A tuition freeze next year at state-run two-year institutions and a one-percent cut the following year — a key feature of a three-plus billion dollar higher education funding bill the Minnesota House passed Tuesday. Fergus Falls Republican Bud Nornes says, “I’ve heard a lot about tuition increases and all that sort of thing. I’m not sure how that works, when this will be the sixth year in a row for a freeze for the two-year schools.” Winona Democrat Gene Pelowski responds it’s the same thing the Minnesota State system did last time around: “In order to get the one percent cut the second year, they took it from the four-year universities and they moved it in their budgets,” meaning another tuition increase at four-year universities next year. But backers of the bill note there will be a tuition freeze the following year at state-run universities — but not the U-of-M which is a self-governing land grant institution.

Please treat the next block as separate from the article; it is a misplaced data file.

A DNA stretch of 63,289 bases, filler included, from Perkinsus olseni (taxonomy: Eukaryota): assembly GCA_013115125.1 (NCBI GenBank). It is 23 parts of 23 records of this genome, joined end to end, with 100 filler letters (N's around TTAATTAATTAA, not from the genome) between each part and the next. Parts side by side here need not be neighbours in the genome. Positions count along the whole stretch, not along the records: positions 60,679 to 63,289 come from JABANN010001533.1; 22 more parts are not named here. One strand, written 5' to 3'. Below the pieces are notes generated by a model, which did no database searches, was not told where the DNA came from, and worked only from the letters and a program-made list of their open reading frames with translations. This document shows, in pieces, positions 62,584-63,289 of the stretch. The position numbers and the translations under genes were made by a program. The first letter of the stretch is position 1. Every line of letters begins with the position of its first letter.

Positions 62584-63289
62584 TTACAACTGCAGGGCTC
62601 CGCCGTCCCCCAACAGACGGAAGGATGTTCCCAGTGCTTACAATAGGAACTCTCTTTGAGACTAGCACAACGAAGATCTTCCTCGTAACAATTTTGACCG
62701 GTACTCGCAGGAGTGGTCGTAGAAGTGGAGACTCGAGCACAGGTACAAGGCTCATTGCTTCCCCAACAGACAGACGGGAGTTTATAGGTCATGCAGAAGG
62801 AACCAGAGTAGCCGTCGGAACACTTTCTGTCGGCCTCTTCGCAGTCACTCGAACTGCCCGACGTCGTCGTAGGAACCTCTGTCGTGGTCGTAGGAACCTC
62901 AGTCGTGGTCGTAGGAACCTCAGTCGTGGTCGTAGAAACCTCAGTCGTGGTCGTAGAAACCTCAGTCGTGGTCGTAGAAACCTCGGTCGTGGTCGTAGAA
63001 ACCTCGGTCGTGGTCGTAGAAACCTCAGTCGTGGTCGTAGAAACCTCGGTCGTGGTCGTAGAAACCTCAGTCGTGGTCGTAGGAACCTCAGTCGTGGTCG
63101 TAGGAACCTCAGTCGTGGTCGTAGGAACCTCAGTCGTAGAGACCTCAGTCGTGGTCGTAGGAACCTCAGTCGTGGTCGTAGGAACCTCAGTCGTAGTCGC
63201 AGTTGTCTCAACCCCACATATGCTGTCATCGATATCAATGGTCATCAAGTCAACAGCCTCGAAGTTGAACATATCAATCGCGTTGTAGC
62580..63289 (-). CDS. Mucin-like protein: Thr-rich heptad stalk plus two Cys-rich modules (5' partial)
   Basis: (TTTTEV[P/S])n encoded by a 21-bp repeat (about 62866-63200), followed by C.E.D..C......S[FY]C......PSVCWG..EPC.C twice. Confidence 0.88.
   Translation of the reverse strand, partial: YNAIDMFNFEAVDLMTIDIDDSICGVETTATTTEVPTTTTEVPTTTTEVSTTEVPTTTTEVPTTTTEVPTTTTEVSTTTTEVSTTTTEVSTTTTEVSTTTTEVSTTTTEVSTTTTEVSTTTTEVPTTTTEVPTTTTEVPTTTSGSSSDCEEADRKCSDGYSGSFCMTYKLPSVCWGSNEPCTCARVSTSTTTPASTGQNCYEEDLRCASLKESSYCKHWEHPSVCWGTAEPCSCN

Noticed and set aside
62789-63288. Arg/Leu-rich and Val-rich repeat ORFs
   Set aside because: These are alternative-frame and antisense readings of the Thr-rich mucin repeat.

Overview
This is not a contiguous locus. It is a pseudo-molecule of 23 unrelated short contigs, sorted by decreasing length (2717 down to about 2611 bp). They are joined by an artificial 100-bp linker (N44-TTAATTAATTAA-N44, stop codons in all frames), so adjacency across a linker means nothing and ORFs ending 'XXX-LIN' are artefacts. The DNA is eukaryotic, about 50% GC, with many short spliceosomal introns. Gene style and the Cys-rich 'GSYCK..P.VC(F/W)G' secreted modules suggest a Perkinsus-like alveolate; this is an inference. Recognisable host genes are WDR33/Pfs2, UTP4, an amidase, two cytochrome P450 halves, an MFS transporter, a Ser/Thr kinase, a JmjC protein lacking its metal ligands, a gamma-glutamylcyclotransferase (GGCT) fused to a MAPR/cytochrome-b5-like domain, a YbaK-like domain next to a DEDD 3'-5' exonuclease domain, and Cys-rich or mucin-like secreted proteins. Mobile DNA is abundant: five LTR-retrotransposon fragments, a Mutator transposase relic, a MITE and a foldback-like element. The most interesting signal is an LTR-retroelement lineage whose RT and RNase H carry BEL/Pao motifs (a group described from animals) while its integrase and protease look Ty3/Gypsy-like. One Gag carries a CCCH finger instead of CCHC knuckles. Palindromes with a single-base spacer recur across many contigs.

The House bill encourages the University of Minnesota to drop tuition closer to the Big Ten average, but the legislature cannot mandate it and Pelowski says, “There will be tuition increases for the undergraduates in both years of the next biennium, and these will also add to student debt.” Pelowski blames the House bill not providing enough funding for the U-of-M.